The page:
XFL’s Bankruptcy Details Connections Between League & WWE

XFL’s Bankruptcy Details Connections Between League & WWE article feature image

Ethan Miller/Getty Images. Pictured: Vince McMahon

The XFL filed for Chapter 11 bankruptcy on Monday, according to documents obtained by The Action Network.

The league fired all of its employees without severance on Friday after having to cancel the remainder of its inaugural season due to the coronavirus.

Sources said that Vince McMahon, owner of the XFL and chairman/CEO of the WWE, informed the WWE board he was going to pull the plug on the XFL. An original version of this story indicated that McMahon had done so after consulting with the board.

In response, the WWE's attorney Jerry McDevitt says, "The WWE board has no role in the XFL, and there was no conversation that happened."

Creditors mentioned in the filing include the XFL's first batch of head coaches — the Dallas Renegades' Bob Stoops ($1.083 million), the Tampa Bay Vipers' Marc Trestman ($777,777), the St. Louis BattleHawks' Jonathan Hayes ($633,333) and others ($583,333 each) — and the owners of stadium leases, including the St. Louis Sports Commission, which is the XFL's No. 1 creditor ($1.6 million owed), and the New Meadowlands Stadium Company, owners of MetLife Stadium ($368,000).

Other creditors include the official hat partner 47 Brand ($846,000), the league's ticket partner Ticketmaster ($655,148), and BigGame USA ($217,000), the company that made the league's ball.

The XFL got off to a hot start from a viewership perspective, drawing 3.12 million viewers in Week 1. By the time Week 5 rolled around, that number had been cut in half. Still, there were signs of life. The St. Louis BattleHawks had reportedly sold 45,000 tickets to their next game before the league shut down due to the coronavirus outbreak.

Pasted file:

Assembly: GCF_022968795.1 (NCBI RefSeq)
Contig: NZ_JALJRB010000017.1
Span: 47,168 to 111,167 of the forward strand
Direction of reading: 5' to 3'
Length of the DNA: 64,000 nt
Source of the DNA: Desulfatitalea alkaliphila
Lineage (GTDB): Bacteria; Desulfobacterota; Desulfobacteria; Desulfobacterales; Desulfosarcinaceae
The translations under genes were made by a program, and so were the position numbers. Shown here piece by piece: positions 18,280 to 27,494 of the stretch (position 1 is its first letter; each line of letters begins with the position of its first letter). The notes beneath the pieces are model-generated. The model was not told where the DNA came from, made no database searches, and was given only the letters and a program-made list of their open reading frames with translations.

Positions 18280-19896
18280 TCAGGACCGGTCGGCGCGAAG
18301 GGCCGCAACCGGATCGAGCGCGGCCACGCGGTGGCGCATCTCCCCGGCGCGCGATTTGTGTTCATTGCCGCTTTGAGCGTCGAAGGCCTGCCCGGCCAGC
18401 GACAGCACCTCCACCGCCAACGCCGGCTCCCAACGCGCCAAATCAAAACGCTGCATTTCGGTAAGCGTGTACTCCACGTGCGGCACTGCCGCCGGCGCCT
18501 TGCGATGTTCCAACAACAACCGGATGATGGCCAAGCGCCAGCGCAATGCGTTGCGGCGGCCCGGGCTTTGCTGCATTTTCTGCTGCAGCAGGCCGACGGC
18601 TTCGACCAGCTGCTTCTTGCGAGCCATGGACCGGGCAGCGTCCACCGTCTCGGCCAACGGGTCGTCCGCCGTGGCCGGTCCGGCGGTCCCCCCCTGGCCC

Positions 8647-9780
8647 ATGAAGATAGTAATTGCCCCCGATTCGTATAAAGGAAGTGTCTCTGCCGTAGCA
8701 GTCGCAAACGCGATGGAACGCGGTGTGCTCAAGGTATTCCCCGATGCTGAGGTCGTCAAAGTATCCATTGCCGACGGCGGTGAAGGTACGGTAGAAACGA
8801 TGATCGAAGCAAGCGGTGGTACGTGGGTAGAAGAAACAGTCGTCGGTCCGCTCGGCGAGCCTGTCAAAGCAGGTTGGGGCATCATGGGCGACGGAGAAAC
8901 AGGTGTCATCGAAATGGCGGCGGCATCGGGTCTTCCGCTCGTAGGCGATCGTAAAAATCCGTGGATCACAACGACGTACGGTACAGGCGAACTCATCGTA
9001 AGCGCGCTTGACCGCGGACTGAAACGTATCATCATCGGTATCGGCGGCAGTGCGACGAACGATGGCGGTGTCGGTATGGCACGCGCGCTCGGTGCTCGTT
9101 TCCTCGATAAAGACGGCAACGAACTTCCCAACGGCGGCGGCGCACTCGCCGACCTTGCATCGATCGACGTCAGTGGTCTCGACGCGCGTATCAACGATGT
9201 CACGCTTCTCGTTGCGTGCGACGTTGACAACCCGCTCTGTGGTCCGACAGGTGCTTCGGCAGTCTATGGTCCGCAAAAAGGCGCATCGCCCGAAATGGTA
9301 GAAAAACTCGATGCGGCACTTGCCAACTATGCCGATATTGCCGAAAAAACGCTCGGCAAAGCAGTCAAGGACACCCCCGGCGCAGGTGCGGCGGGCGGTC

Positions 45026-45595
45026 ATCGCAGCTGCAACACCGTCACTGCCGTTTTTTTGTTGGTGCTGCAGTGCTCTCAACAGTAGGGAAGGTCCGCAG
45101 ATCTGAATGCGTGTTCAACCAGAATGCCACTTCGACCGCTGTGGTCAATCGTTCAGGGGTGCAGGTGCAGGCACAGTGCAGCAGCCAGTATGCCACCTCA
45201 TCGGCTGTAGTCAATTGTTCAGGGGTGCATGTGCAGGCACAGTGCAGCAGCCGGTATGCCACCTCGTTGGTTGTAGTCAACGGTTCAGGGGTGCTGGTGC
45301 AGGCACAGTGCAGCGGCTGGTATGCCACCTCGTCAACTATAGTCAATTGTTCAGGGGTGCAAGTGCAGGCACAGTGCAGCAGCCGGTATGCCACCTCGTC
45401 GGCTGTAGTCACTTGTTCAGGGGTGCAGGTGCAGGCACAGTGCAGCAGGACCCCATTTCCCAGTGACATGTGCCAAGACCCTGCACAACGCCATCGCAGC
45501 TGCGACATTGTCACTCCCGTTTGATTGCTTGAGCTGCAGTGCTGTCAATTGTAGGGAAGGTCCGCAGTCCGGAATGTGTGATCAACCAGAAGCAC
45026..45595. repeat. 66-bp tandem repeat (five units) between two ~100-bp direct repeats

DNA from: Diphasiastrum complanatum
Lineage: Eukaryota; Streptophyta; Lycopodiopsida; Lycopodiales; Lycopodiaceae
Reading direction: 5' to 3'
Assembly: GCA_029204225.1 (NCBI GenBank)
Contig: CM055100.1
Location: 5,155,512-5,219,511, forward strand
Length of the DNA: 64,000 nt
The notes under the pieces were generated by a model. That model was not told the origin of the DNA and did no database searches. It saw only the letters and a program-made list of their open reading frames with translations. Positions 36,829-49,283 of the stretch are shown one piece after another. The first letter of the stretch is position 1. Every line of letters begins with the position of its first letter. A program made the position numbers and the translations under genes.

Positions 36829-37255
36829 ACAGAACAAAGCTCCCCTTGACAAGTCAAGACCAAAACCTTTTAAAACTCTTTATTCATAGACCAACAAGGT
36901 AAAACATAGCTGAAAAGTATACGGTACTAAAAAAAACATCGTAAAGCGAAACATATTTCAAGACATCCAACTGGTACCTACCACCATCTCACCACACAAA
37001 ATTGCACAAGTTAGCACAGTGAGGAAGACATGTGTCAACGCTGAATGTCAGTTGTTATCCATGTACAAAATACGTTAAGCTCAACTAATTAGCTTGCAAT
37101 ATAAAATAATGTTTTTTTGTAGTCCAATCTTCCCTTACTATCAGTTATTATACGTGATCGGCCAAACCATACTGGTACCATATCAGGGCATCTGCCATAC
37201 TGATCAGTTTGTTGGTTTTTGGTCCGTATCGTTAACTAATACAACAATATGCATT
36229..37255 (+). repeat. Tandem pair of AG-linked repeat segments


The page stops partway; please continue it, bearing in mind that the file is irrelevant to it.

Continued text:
McMahon funded the XFL through a company called Alpha Entertainment. He had publicly pledged to back his second attempt at an upstart football league with his own cash, upwards of $500 million.

Monday’s filing noted the amount of Class B shares (23.5%) the WWE owned of Alpha Entertainment.

McMahon’s double-duty as owner of the XFL and leader of the WWE had been questioned by Wall Street analysts. The WWE’s share price dropped 28% in the two weeks before the XFL’s launch on Feb. 8.

Two days prior, on a WWE earnings call, analysts from JP Morgan and Citigroup pressed McMahon on the connection between the XFL and the WWE. In response, McMahon said the XFL was "completely separate" from the WWE, adding later, "We have like 400 employees over there. It’s run by itself and there is no investment whatsoever hardly in, you know, WWE."

The Action Network initially reported that it did not find any disclosure of a direct connection between the XFL and the WWE, but a WWE spokesman pointed to SEC filings in 2018 and 2019, which disclosed WWE receiving an equity share in Alpha Entertainment, in exchange for the XFL name and shared services.

McDevitt insisted in an interview with The Action Network that WWE's partial ownership of the XFL does not mean the two entities do not operate independently.

Alpha Entertainment's offices were a stone's throw from the WWE's headquarters in Stamford, Conn. and sources tell The Action Network that there was frequent traffic between the two buildings. It was known among both companies that certain employees were “essentially working two full-time jobs,” according to a source, one for the wrestling organization and one for the football league.

Eighteen months ago, McMahon was worth $3.3 billion, according to Forbes. He’s worth roughly half of that now — $1.9 billion, according to the magazine.

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